Show yourself in a positive way –I believe in free speech and in saying what’s on your mind (I’m the Daring Librarian after all!) and believe me, my big mouth has gotten me into trouble. But I also realize that though there may be a time to criticize your district or your school, right now is not the time to do that in a haphazard manner. Rather, I try to be on the positive side. We must never give anybody ammunition to use against us. And there is never a right place or time to criticize our customers – our students. That’s just wrong. I’m not saying you can’t be controversial or you cannot say your mind. Just know that prudence and balance are important to support why you are needed in the community [so] always be professional.
Q) You’ve had a web presence for quite a while. I can imagine that maybe your tech skills and artistic flair might intimidate people just venturing out digitally. What advice would you give library staff who are just beginning a web presence?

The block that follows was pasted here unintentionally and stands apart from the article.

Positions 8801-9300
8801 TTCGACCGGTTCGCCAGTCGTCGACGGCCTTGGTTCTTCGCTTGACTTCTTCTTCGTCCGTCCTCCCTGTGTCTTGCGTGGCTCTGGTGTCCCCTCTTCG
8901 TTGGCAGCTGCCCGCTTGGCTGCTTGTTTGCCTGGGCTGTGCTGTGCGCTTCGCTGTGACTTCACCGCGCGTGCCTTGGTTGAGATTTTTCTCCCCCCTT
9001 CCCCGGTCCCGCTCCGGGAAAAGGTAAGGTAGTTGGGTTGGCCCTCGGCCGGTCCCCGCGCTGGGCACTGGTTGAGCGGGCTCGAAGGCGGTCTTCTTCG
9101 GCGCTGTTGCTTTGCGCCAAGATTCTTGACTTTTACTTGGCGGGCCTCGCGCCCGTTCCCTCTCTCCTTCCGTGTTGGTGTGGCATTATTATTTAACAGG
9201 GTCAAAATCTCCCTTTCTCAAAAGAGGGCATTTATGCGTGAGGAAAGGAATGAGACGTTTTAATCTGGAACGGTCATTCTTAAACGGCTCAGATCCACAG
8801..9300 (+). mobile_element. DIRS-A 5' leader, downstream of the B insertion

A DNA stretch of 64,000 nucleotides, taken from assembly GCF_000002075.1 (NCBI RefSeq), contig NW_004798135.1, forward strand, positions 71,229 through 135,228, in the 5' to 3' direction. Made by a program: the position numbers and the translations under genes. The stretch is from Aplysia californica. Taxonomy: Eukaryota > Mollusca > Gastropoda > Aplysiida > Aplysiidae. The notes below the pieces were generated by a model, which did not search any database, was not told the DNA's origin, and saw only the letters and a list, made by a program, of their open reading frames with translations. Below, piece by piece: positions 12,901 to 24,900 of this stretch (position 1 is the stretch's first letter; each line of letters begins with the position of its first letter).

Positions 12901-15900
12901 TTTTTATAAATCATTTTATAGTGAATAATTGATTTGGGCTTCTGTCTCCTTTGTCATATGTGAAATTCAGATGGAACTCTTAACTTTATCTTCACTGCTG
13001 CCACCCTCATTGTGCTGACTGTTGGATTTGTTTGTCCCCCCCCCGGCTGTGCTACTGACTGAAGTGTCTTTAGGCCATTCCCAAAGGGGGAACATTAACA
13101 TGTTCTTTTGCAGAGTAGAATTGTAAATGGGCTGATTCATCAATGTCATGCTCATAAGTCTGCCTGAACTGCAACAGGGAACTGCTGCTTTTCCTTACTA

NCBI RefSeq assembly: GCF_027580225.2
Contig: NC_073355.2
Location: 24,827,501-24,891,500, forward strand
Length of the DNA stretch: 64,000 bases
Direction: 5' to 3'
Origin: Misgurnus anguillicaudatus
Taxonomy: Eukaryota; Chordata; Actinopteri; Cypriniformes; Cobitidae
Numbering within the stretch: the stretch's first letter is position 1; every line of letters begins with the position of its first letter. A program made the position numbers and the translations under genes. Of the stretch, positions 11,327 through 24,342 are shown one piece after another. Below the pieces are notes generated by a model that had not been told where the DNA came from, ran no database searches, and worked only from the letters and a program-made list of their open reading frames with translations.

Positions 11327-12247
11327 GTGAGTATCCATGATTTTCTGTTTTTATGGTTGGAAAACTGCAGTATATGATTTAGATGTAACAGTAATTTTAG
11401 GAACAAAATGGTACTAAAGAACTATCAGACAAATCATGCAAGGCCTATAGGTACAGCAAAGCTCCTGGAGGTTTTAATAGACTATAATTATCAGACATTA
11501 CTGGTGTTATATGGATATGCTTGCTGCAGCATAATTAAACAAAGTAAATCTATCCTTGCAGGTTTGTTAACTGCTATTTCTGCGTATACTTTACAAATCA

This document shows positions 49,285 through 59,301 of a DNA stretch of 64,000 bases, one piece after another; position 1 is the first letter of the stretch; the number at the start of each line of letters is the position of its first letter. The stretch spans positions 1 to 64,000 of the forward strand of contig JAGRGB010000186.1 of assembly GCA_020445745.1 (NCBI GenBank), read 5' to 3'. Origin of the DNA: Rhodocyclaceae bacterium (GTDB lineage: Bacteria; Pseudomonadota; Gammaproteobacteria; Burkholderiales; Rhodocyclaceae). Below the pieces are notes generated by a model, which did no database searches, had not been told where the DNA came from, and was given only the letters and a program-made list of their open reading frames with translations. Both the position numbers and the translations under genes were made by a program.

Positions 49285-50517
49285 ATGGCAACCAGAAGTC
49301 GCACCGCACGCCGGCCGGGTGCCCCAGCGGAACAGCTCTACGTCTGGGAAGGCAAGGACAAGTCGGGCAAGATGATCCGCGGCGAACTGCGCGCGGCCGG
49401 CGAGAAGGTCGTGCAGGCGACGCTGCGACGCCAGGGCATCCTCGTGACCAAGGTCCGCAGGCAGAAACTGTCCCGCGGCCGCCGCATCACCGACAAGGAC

A) Starting is easy. The whole ReadWriteWeb concept changes the way we do things. Back in the day when I started my web presence – and yeah I’ve been designing pages since 1995 – I created early, ugly pages with old html. But now it’s so much easier. This day of WYSIWYG (what you see is what you get) has really changed the game. You don’t have to be good at DreamWeaver or Composer or Java scripting [to create engaging web content].
The first, easiest step is to start with a wiki. Some people think, “Oh, I’ll start blogging,” and then they feel guilty if they don’t post as often as they should. My advice would be to just start with a wiki. A free Wikispaces account for educators means no advertisements (and they don’t pay me for this—I’m a big fan but not on their payroll).